Background: Femoro-acetabular impingement has been associated with
acetabular labral and/or articular cartilage damage that may ultimately result
in osteoarthritis of the hip. Surgical treatment of femoro-acetabular
impingement is directed at restoring a more normal femoral head-neck offset to
alleviate femoral abutment against the acetabular rim and treating associated
labral and articular cartilage damage.
Methods: Thirty hips with femoro-acetabular impingement (in
twenty-nine patients) underwent débridement through a greater
trochanteric flip osteotomy and anterior dislocation of the femoral head.
There were sixteen male patients and thirteen female patients with a mean age
of thirty-one years. Cam (femoral based) impingement was noted in fourteen
hips; pincer (acetabular based) impingement, in one hip; and combined cam and
pincer impingement, in fifteen hips. The mean duration of clinical and
radiographic follow-up was thirty-two months. All patients were followed
according to a prospective protocol, with Harris hip scores and plain
radiographs obtained preoperatively and at six months, one year, and annually
for a minimum of two years.
Results: The mean Harris hip score improved from 70 points
preoperatively to 87 points at the time of final follow-up (p < 0.0001).
Osteonecrosis did not develop in any hip, and there were no trochanteric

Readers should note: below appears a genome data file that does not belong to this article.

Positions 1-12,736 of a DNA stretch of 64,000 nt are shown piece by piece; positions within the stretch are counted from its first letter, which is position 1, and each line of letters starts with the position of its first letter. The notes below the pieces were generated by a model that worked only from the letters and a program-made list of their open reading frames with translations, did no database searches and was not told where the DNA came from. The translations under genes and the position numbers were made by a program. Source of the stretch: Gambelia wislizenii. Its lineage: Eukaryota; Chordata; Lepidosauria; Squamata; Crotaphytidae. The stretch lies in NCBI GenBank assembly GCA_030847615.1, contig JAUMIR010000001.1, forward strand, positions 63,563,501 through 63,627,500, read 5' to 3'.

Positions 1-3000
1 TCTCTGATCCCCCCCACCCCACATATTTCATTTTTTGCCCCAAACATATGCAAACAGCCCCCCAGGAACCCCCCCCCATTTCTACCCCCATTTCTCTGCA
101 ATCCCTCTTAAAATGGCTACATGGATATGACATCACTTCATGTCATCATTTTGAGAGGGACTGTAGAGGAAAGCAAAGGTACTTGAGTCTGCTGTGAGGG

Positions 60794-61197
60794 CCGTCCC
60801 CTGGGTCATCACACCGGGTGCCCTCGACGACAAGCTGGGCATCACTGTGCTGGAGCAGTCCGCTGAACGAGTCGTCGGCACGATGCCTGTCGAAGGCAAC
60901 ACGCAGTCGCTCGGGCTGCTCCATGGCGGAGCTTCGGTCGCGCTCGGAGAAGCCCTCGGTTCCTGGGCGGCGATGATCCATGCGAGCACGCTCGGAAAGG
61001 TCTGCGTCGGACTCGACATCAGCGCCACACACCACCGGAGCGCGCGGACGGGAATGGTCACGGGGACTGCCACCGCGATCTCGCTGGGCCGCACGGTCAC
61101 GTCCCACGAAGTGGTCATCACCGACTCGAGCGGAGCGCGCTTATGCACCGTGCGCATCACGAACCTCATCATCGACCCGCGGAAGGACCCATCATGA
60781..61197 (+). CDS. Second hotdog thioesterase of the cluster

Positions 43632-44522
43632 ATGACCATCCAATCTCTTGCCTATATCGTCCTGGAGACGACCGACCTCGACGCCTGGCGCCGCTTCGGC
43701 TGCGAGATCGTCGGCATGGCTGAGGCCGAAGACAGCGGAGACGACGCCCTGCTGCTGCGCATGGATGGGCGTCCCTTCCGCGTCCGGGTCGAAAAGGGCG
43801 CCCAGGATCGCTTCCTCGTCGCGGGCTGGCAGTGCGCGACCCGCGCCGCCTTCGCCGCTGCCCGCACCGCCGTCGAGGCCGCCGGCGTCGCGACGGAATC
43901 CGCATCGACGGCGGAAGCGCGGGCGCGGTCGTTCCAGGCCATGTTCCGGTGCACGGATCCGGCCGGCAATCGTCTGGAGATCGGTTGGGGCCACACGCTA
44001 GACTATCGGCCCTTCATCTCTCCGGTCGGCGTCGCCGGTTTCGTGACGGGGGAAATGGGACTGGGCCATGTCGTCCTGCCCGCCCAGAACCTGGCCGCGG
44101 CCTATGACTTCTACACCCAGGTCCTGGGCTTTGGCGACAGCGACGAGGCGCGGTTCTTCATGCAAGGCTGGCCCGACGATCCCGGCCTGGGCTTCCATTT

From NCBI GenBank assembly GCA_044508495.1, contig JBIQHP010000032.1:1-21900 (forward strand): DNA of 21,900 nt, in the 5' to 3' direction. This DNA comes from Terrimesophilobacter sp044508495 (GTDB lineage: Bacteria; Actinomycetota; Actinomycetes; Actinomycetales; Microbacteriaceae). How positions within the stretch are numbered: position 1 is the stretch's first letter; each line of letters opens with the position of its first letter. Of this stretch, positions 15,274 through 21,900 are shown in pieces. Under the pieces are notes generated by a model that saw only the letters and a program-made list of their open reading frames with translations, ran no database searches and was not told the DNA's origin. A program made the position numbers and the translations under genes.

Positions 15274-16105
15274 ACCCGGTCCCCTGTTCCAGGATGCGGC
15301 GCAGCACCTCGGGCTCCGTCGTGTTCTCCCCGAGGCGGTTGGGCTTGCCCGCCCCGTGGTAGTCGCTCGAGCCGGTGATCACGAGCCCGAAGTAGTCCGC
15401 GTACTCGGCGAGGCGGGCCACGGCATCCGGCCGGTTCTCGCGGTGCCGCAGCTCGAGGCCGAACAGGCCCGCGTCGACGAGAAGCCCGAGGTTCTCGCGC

nonunions. In eighteen hips, severe damage of the acetabular articular
cartilage that had not been appreciated on preoperative plain radiographs or
magnetic resonance arthrography was noted on arthrotomy. Eight of these
eighteen hips subsequently had radiographic evidence of progression of the
osteoarthritis, and four of the eight hips required or were expected to soon
require conversion to a total hip arthroplasty to treat progressive pain.
Conclusions: At the time of early follow-up, we found that surgical
dislocation and débridement of the hip for the treatment of
femoro-acetabular impingement in hips without substantial damage to the
articular cartilage can reduce pain and improve function. This procedure has a
low rate of complications. Radiographic signs of progression of osteoarthritis
and clinical failure requiring conversion to a total hip arthroplasty were
seen only in patients with severe damage to the acetabular articular
cartilage, a finding that emphasizes the need for better imaging methods to
assess the extent of damage to the acetabular articular cartilage in patients
with this disorder.
Level of Evidence: Therapeutic Level IV. See Instructions
to Authors for a complete description of levels of evidence.